LEP’s fame in the field tends to concern its electroweak breakthroughs. But, with several million recorded hadronic Z decays, the LEP experiments also made big advances in quantum chromodynamics (QCD). These results significantly increased knowledge of hadron production and quark and gluon dynamics, and drove theoretical and experimental methods that are still used extensively today. LEP’s advantage as a lepton collider was to have an initial state that was independent of nucleon structure functions, allowing the measurement of a single, energy-scale-dependent coupling constant. The strong coupling constant αs was determined to be 0.1195 ± 0.0034 at the Z pole, and to vary with energy – the highlight of LEP’s QCD measurements. This so-called running of αs was verified over a large energy range, from the tau mass up to 206 GeV, yielding additional experimental confirmation of QCD’s core property of asymptotic freedom (figure 2a).

Diagrams showing LEP results

Many other important QCD measurements were performed, such as the gluon self-coupling, studies of differences between quark and gluon jets, verification of the running b-quark mass, studies of hadronisation models, measurements of Bose–Einstein correlations and detailed studies of hadronic systems in two-photon scattering processes. The full set of measurements established QCD as a consistent theory that accurately describes the phenomenology of the strong interaction.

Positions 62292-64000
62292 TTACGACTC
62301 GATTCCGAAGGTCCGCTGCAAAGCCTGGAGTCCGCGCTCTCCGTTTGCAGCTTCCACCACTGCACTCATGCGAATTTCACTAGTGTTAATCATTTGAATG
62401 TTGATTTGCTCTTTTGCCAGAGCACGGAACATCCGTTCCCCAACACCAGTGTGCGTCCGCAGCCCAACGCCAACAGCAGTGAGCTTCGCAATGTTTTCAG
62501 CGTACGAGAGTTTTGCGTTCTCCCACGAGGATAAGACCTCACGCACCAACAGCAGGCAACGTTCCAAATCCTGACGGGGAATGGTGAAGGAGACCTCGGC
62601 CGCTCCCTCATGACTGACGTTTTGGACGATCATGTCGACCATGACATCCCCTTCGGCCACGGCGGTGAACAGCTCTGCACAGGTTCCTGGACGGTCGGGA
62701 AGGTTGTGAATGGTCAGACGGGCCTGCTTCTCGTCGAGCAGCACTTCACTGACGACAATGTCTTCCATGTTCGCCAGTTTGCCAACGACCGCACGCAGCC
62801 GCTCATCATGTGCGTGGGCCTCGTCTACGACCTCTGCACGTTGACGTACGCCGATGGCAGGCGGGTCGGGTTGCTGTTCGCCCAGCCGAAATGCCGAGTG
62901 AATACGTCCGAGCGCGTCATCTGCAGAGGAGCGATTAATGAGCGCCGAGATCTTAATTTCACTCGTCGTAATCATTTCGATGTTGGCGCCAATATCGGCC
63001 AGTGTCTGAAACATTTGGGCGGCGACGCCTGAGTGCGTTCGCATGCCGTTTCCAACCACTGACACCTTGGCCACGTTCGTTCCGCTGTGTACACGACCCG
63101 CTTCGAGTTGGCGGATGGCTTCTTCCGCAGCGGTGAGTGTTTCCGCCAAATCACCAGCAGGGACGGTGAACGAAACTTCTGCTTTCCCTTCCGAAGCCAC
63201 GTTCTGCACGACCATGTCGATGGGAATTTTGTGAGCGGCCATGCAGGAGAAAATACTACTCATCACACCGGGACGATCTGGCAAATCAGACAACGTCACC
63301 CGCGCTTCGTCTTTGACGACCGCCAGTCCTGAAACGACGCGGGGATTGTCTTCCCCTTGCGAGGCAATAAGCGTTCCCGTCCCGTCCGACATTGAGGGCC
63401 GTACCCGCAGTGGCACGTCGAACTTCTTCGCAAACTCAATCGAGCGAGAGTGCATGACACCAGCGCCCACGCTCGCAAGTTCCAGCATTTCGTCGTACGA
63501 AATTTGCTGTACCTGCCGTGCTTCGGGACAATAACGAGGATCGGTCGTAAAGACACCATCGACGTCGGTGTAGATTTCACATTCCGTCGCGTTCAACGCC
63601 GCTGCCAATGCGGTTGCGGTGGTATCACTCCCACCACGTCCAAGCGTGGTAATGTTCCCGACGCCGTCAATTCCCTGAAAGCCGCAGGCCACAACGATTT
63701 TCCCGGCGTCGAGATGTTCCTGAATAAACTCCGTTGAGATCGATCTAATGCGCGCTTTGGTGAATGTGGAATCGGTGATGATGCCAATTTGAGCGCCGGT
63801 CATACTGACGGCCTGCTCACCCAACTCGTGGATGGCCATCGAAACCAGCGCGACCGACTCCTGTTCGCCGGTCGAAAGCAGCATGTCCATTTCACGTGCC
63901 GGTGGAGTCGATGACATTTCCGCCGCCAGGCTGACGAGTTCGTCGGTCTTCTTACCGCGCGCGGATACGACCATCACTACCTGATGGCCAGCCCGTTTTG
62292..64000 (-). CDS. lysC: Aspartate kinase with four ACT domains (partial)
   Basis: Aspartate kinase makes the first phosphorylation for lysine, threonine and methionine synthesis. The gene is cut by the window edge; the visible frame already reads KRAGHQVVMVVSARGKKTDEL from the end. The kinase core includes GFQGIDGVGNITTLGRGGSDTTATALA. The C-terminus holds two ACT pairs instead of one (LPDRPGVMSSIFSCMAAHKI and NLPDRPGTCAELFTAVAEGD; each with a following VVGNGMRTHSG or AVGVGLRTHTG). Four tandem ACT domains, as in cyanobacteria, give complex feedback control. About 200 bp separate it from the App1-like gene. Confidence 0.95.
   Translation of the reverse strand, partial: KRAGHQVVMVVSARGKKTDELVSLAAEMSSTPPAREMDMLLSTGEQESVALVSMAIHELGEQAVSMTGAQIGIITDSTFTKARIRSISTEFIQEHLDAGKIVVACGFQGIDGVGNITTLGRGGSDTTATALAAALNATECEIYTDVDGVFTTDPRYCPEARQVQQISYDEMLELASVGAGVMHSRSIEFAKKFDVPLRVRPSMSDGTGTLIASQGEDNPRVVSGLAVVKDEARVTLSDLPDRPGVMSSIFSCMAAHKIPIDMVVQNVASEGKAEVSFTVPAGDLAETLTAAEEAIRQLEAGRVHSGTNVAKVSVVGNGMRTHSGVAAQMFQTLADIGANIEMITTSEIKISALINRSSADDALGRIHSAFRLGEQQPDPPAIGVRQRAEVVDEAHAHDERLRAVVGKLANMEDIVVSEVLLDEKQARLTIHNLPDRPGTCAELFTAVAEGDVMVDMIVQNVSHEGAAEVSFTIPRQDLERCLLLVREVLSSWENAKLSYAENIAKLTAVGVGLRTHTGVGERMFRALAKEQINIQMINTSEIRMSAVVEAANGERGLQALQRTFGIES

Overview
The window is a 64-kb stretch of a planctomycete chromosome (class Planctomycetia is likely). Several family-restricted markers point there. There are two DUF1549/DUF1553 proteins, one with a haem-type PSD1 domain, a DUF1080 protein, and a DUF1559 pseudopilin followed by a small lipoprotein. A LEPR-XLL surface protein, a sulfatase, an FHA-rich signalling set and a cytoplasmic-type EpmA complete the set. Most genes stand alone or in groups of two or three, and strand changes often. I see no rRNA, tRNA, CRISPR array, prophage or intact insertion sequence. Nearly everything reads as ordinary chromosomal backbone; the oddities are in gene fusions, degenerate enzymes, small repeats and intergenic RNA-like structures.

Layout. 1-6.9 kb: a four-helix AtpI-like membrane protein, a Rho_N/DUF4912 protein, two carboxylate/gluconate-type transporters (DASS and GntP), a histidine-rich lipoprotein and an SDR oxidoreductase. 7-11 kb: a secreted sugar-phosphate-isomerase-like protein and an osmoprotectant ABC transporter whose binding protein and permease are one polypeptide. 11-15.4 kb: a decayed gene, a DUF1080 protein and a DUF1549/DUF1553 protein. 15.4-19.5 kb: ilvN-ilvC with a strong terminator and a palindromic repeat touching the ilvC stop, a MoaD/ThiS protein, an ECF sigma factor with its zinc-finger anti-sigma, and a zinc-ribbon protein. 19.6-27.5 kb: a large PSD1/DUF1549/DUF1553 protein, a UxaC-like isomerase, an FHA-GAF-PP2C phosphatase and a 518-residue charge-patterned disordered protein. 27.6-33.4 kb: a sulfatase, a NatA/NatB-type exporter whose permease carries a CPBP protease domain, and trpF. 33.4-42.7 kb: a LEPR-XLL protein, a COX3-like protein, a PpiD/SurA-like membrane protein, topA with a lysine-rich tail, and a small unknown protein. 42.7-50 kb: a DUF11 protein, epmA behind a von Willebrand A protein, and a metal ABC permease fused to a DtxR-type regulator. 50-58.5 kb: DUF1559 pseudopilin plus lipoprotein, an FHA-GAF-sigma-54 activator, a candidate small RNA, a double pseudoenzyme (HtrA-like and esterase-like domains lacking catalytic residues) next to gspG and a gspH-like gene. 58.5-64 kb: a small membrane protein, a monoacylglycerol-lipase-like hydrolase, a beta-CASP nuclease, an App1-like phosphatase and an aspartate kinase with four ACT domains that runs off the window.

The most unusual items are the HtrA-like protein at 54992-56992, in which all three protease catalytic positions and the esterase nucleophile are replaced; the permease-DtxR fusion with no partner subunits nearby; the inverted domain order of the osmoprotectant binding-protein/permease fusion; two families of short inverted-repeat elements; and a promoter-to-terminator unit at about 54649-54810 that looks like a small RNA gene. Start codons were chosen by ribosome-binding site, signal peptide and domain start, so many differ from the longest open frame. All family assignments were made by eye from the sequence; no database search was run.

Following successful Z operations during the “LEP1” phase in 1989–1995, a second LEP era devoted to accurate studies of W-boson pair production at centre-of-mass energies above 160 GeV got under way. Away from the Z resonance, the electron-positron annihilation cross section decreases sharply; as soon as the centre-of-mass energy reaches twice the W and Z boson masses, the WW, then ZZ, production diagrams open up (figure 2b). Accessing the WW threshold required the development of superconducting radio-frequency cavities, the first of which were already installed in 1994, and they enabled a gradual increase in the centre-of-mass energy up to a maximum of 209 GeV in 2000.